September is National Suicide Awareness Month.
The organization I started, Conversations on the Fringe, ran a two-year-long study on the lives of LGBTQIA+ youth in Central Illinois. Each student engaged in face-to-face interviews, submitted written responses to an extensive questionnaire, or completed an online survey. We had over one hundred participants. The questions focused on family acceptance/rejection, coming out, stressors, intersections, trauma/bullying, social alienation/acceptance, substance abuse/mental health issues, suicidality, and faith experiences.
The results of our study closely reflected national statistics that revealed LGBTQIA+ youth are more susceptible to suicidal ideation than their straight peers.
- Suicide is the 2nd leading cause of death among young people ages 10 to 24.
- LGB youth seriously contemplate suicide at almost three times the rate of heterosexual youth.
- LGB youth are almost five times as likely to have attempted suicide compared to heterosexual youth.
- Of all the suicide attempts made by youth, LGB youth suicide attempts were almost five times as likely to require medical treatment than those of heterosexual youth.
- Suicide attempts by LGB youth and questioning youth are 4 to 6 times more likely to result in injury, poisoning, or overdose that requires treatment from a doctor or nurse, compared to their straight peers.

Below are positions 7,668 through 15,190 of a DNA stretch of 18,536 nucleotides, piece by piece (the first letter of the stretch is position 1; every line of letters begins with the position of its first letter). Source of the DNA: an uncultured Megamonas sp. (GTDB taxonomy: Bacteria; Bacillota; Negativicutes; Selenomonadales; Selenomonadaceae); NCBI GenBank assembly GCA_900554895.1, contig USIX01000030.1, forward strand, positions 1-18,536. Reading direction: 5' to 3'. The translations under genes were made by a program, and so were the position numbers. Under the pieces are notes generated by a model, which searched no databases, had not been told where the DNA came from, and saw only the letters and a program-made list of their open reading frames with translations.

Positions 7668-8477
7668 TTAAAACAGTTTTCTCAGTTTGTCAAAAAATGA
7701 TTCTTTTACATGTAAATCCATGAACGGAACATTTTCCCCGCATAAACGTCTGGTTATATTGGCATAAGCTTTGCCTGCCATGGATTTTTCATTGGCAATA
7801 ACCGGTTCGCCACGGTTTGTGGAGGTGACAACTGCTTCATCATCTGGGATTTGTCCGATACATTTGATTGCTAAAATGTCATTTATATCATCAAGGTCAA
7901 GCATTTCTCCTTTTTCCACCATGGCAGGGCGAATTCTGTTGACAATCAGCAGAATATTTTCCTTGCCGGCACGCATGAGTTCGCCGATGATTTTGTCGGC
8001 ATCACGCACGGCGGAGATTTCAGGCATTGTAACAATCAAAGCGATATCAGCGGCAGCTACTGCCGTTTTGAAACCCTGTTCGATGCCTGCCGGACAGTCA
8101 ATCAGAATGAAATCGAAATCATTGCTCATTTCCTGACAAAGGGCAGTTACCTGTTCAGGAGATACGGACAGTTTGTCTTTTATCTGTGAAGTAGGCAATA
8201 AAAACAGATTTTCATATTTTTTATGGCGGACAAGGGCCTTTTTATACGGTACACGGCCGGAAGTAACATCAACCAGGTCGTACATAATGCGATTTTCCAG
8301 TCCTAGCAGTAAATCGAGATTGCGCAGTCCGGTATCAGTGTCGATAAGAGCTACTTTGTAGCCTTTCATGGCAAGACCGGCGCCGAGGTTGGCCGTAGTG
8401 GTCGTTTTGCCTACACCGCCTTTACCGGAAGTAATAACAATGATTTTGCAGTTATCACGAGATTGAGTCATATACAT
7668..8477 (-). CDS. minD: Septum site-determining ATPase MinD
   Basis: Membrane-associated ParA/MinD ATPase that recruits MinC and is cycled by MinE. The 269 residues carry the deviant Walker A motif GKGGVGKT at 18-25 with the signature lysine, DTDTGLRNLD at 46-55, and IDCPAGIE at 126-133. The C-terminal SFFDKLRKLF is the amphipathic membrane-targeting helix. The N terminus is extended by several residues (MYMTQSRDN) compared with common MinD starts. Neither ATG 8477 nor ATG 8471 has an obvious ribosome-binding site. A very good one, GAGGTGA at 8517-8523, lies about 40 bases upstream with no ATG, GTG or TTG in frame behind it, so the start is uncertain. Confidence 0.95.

- In a national study, 40% of transgender adults reported having made a suicide attempt. 92% of these individuals reported having attempted suicide before the age of 25.
- Trans youth are 12 times more likely to take their own lives than straight peers.
- LGB youth who come from highly rejecting families are 8.4 times as likely to have attempted suicide as LGB peers who reported no or low levels of family rejection.
- 1 out of 6 students nationwide (grades 9–12) seriously considered suicide in the past year.
- Each episode of LGBT victimization, such as physical or verbal harassment or abuse, increases the likelihood of self-harming behavior by 2.5 times on average.
There is an immense need for more safe and affirming spaces around the country for queer youth.
What are you doing to create life-saving spaces for youth in your community?
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